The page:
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The other thought I had when reading this woman’s story and the comments, was “Wow. These women are amazing.”  The women coming to her support were all different levels of athletes, but they were surrounding her and lifting her up in a way that I personally don’t see women do enough.  We are talking women with MANY hats. They didn’t have to be there supporting this woman, but here they were, telling her she CAN do it. Telling her she WILL do it.  Telling her to BE KIND TO HERSELF.  Telling her to STOP and REVEL in this one thing, even just for a moment. These women are the kind of women I want to be like; the kind of women I try to surround myself with for so many reasons.  They were not saving her by telling her to take off some of her hats (i.e. giving up something she loves being), they were gently reminding her how to balance her hats.

Her post reminded me that even on the days when I might struggle to balance training with all of the other things life hands me, I can do what I need to do to meet my goals and not necessarily have to give up any of my roles. 

So many times we are busy taking care of everyone else, we put ourselves last. I am grateful I have a supportive family, but I am also grateful for the women I have met through my local running group.  The ladies of Moms Run This Town/She Runs This Town in Louisville GET ME. They know what I am trying to do and they have my back on the days when I am having the hardest time keeping all of my hats balanced.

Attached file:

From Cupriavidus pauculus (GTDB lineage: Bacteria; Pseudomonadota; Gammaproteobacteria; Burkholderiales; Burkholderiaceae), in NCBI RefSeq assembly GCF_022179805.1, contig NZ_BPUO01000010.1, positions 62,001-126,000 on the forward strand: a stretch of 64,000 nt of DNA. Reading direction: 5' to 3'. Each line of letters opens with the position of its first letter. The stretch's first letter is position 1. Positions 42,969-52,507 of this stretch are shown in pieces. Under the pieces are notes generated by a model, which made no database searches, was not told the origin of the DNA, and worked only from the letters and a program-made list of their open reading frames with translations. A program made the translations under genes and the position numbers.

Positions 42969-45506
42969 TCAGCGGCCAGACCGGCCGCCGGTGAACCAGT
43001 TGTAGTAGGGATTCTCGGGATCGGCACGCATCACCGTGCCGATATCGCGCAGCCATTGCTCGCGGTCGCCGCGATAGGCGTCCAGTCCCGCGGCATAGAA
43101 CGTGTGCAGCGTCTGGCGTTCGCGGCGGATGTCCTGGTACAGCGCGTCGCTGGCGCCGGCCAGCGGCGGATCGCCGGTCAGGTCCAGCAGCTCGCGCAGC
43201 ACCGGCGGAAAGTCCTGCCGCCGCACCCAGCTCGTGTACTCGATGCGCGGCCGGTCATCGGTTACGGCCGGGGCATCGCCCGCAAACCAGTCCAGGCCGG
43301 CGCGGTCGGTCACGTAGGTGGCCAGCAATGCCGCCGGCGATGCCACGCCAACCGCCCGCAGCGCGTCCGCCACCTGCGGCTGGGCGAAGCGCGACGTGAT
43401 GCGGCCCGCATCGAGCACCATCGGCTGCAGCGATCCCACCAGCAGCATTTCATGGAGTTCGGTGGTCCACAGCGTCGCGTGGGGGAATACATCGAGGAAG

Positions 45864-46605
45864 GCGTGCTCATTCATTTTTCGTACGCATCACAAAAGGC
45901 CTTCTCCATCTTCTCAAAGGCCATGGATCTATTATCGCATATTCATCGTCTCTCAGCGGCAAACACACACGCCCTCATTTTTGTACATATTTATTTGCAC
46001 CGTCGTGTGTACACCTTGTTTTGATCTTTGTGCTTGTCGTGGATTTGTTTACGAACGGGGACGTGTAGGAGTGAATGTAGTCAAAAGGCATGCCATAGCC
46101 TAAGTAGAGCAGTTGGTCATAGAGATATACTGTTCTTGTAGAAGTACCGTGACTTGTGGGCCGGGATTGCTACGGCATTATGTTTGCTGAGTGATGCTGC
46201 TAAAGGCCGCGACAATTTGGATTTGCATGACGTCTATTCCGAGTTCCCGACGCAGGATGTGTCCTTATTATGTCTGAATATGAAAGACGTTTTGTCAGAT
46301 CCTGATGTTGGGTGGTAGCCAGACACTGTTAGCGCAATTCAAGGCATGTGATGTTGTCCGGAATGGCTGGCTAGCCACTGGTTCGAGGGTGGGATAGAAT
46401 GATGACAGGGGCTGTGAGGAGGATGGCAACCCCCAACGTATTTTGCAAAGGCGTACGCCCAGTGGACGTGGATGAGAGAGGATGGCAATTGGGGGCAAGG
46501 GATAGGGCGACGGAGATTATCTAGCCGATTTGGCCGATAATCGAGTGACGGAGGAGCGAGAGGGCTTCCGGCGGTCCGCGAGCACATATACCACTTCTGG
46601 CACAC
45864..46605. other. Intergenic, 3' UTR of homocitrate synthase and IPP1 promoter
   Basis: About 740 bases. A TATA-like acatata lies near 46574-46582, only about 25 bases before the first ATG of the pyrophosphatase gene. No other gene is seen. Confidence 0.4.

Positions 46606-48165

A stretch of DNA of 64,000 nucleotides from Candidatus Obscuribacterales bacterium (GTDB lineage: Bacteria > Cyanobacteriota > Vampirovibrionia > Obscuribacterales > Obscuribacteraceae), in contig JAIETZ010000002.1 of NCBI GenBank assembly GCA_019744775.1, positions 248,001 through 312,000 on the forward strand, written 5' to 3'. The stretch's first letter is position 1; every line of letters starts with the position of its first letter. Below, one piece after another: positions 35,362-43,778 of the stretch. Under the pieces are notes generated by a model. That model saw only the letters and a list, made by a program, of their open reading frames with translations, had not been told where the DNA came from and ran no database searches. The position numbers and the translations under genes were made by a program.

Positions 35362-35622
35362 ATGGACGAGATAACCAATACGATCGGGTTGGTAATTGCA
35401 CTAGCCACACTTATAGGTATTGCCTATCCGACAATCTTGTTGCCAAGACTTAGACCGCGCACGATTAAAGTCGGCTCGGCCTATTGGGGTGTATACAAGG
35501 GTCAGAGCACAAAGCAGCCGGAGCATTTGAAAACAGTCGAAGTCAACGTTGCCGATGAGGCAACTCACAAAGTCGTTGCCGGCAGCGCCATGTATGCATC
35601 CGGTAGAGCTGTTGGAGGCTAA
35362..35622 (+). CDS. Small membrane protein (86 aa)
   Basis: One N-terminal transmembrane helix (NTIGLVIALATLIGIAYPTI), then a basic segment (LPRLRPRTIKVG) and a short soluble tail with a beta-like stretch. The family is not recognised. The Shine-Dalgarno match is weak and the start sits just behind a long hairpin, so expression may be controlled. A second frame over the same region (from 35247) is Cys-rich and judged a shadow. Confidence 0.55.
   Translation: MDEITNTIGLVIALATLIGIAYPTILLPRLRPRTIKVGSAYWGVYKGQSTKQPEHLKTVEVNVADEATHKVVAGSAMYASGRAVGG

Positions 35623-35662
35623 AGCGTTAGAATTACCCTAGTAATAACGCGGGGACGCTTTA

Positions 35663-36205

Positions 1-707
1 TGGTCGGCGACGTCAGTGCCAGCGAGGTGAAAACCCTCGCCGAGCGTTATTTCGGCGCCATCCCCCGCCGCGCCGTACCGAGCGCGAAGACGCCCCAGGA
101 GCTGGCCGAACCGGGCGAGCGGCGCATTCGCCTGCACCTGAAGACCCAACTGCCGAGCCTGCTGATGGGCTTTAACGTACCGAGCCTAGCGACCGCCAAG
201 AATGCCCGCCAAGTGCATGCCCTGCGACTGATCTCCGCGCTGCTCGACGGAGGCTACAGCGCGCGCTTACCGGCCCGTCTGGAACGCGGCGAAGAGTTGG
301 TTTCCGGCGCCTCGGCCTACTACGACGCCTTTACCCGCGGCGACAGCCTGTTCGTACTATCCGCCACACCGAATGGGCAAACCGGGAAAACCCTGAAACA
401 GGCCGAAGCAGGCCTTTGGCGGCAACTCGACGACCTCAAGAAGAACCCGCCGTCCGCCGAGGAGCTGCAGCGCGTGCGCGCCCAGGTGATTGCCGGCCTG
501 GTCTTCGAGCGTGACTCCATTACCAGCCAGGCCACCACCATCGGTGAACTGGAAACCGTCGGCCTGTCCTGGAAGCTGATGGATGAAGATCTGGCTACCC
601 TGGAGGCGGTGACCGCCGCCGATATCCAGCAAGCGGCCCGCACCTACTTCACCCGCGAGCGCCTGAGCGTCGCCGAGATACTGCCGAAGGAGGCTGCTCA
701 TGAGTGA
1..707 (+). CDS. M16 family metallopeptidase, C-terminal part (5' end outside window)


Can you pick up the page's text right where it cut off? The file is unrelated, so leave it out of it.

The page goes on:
Ladies, if you are struggling and don’t have women like this in your life, go find them. They are out there waiting for you. They will understand and appreciate you far more than you realize.  And, they will help push your hats back up on top of your head when they see them leaning a little too far to one side.   

 

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Trying in Indy- my first sprint triathlon!

If you’ve been following my journey this summer, you know that my first attempt at a triathlon was unsuccessful (due to weather the swim portion was cancelled-read more about MingoMan Triathlon here)! So, I decided to give it another “tri” and headed to Indianapolis for TRI Indy.  I signed up for the sprint distance again as this was my first attempt and I didn’t want to bite off more than I could chew!  Turns out, I surprised myself in a few ways…